For almost all of its history, theatre has been made from texts telling.
stories. So why does the Arts Council want to prioritise non-text-based theatre doing something else? There is (as yet) no statistical evidence that non-narrative, performance-based devised work is increasing in the repertoire (or proving a particular box-office success). The evidence for an upsurge is largely anecdotal and on the supply side: lots of young people are coming out of university drama departments wanting to do it.
By contrast, the evidence for the power and purchase of the
individually written, narrative-based theatre text is overwelming. There have been periods when television drama or the novel has had its finger more determinedly on the zeitgeist than the theatre. But, despite the inevitable peaks and troughs, new theatre writing has created a mosaic portrait of the past half-century of British life that has not been bettered in any other medium, from the Royal Court dramatists of the late 50s (such as Osborne and Wesker), via state-of-England writers like David Hare and Howard Brenton in the 70s and the remarkable upsurge of women playwrights (including Caryl Churchill and Timberlake Wertenbaker) that followed, to the "in-yer-face" dramatists of the past decade.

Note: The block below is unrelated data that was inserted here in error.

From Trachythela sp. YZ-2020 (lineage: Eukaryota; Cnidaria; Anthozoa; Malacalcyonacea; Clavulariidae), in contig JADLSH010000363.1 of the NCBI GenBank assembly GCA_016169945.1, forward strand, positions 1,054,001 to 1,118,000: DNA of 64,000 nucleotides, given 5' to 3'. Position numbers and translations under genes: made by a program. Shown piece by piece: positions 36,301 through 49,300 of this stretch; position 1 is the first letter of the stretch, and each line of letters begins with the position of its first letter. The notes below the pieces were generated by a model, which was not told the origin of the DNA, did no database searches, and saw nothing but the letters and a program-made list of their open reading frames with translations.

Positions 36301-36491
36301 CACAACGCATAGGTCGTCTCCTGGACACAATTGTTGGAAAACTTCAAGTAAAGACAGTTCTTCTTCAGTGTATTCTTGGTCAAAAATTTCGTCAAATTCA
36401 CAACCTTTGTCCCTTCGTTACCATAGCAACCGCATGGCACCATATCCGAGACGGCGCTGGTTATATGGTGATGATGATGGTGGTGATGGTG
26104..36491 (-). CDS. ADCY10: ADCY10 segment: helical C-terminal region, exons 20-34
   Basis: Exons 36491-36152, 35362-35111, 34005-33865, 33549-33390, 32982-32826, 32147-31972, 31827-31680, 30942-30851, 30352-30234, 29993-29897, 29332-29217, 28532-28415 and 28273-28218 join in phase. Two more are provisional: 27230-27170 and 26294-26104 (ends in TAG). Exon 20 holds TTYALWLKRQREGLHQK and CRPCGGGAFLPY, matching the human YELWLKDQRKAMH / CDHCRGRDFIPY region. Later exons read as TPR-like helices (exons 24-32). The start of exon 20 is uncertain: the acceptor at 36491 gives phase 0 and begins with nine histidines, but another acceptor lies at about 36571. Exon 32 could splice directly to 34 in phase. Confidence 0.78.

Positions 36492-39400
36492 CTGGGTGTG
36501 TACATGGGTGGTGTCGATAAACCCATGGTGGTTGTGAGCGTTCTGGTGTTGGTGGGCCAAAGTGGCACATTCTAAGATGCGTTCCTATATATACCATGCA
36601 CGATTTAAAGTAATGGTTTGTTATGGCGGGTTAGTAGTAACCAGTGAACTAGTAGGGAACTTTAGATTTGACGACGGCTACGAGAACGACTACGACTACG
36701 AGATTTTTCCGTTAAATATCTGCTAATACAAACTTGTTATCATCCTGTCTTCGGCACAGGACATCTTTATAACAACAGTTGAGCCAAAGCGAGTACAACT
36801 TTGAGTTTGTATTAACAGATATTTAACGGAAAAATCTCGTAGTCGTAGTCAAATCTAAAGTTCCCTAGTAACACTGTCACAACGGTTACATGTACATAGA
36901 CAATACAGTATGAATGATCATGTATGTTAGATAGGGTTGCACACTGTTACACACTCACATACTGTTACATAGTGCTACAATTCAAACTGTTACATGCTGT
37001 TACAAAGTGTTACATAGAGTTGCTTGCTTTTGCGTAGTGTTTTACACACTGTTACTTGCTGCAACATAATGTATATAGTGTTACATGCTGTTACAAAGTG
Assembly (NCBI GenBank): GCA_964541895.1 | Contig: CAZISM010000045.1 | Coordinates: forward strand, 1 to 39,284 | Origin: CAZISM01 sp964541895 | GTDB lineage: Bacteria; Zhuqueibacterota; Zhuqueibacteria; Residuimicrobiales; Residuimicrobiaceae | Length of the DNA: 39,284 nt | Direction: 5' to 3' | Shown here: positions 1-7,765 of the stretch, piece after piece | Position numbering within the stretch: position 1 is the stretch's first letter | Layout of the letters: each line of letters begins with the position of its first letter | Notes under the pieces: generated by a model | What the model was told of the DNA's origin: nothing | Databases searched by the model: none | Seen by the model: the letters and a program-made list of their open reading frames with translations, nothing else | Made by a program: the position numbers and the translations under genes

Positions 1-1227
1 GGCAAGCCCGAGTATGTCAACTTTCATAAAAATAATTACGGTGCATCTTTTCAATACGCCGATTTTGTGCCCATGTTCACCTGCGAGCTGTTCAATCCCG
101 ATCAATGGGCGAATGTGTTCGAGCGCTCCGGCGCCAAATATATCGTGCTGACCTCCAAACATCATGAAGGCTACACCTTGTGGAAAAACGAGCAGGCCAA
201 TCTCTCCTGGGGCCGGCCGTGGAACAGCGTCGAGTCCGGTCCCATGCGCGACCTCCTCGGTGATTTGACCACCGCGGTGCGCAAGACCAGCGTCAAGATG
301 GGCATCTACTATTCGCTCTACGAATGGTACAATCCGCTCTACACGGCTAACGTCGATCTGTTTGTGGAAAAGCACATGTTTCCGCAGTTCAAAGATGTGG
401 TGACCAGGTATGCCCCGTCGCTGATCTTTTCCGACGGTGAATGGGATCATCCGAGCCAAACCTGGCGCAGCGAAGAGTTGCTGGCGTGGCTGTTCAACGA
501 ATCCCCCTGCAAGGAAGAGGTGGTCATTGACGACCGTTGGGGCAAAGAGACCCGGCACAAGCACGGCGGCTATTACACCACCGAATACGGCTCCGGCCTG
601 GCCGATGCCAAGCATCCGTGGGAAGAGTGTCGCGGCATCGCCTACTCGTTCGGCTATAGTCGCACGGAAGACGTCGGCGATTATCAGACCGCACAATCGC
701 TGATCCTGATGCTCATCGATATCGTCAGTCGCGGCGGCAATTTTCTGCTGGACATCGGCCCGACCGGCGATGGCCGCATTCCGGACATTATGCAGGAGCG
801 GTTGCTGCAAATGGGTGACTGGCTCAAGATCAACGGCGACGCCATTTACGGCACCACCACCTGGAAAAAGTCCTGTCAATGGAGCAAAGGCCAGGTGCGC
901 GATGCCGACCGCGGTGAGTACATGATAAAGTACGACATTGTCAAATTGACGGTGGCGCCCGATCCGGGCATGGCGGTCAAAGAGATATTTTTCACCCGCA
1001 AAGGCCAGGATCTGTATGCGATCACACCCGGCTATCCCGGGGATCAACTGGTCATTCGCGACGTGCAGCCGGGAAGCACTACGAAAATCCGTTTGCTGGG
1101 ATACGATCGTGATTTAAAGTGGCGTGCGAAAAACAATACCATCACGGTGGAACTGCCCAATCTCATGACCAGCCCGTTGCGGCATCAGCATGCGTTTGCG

Friday, December 14, 2007
Arts Council in Britain Disses Text and Narrative?
David Edgar, in a column in the Guardian questions the Council's recent dropping of "New Writing" from its list of priorities: